Microsoft is officially ending its support for Windows 7 Operating System, which has been the dominant name in computer news for the past 11 years although it might at some point provide some security update for something critical as noted by Tom Warren.
Windows is well-known for the shipment of good and bad versions. One of the good versions is Windows 7, and upgrading to Windows 10 by consumers has always been free of charge, which implies that power is given to the consumer and one can upgrade straight from Windows 7 to Windows 10 whilst skipping Windows 8.
Currently, Windows’ future is no-longer easy to predict and define as Microsoft has announced that it will no longer be upgrading to Windows 11, but instead, it will be upgrading Windows 10 to whatever format it will deem necessary on a yearly basis.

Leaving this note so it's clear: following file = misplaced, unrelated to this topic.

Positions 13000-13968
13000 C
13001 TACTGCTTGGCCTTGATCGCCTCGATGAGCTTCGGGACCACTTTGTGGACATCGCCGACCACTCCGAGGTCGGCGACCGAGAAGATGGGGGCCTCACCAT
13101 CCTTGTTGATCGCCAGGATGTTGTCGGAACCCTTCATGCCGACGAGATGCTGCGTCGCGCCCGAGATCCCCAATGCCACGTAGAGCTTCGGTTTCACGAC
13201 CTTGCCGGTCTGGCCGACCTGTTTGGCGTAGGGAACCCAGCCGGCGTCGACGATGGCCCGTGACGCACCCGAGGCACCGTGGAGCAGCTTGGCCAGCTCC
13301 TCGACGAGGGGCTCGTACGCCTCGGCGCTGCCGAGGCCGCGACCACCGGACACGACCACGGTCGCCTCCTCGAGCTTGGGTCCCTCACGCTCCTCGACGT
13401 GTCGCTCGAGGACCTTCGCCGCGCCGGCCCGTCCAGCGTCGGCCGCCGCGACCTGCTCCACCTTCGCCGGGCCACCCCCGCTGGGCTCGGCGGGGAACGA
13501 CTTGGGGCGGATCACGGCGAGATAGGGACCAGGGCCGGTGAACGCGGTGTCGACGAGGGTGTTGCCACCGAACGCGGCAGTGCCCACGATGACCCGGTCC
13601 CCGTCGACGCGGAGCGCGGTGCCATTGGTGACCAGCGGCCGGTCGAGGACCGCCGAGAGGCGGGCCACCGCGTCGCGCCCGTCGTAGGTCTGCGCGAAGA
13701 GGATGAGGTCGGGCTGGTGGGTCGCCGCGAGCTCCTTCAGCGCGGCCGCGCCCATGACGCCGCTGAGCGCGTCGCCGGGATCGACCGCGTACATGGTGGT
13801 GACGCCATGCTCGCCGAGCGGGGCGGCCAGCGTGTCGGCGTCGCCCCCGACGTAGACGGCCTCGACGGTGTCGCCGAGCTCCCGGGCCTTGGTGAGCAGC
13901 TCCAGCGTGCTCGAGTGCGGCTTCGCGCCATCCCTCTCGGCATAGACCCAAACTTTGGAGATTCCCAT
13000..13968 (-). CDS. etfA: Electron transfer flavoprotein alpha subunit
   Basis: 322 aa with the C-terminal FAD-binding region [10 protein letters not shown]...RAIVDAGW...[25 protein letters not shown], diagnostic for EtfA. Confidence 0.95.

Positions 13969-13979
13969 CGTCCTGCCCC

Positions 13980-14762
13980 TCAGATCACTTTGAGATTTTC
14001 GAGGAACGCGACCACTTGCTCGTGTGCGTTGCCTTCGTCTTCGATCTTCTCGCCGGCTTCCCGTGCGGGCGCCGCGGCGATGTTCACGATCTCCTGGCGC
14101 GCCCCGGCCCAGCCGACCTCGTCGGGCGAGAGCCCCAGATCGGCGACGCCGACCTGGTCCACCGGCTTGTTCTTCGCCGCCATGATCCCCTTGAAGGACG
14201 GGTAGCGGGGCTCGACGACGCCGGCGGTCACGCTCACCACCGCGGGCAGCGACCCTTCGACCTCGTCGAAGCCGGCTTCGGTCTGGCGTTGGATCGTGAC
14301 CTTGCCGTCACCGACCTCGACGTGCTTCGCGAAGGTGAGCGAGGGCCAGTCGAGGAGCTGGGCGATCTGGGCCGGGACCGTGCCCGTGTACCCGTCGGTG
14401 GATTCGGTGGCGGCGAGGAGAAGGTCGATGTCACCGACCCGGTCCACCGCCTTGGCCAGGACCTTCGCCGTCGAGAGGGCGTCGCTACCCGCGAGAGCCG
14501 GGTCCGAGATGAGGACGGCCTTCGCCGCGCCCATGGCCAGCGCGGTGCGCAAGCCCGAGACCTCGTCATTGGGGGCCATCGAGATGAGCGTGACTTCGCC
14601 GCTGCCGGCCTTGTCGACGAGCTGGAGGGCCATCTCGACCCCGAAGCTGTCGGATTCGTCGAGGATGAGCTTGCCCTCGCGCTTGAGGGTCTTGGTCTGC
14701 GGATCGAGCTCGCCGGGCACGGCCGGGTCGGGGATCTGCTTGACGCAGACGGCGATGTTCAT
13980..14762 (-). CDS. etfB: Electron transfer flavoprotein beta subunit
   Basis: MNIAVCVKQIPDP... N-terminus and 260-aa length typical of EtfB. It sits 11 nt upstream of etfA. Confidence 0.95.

A bit earlier it seemed more like imitating Chrome OS in the issuance of updates on a regular and frequent cadence, but as of late things have started to move a bit slow due to creeping in of some bugs. Later this year Windows will be introducing a version of Windows that will be compatible with foldable devices, a Windows 10X series.
In the year 2018 when Microsoft’s Chief Executive Officer was interviewed, it was clear that Microsoft wanted its fortunes not to solemnly depend on Windows and Nadella has already achieved that goal. Microsoft has always remained focused on ensuring that it’s software is compatible with and runs smoothly on other platforms as focused as it is on maintaining the platforms that made it a vibrant force to reckon with.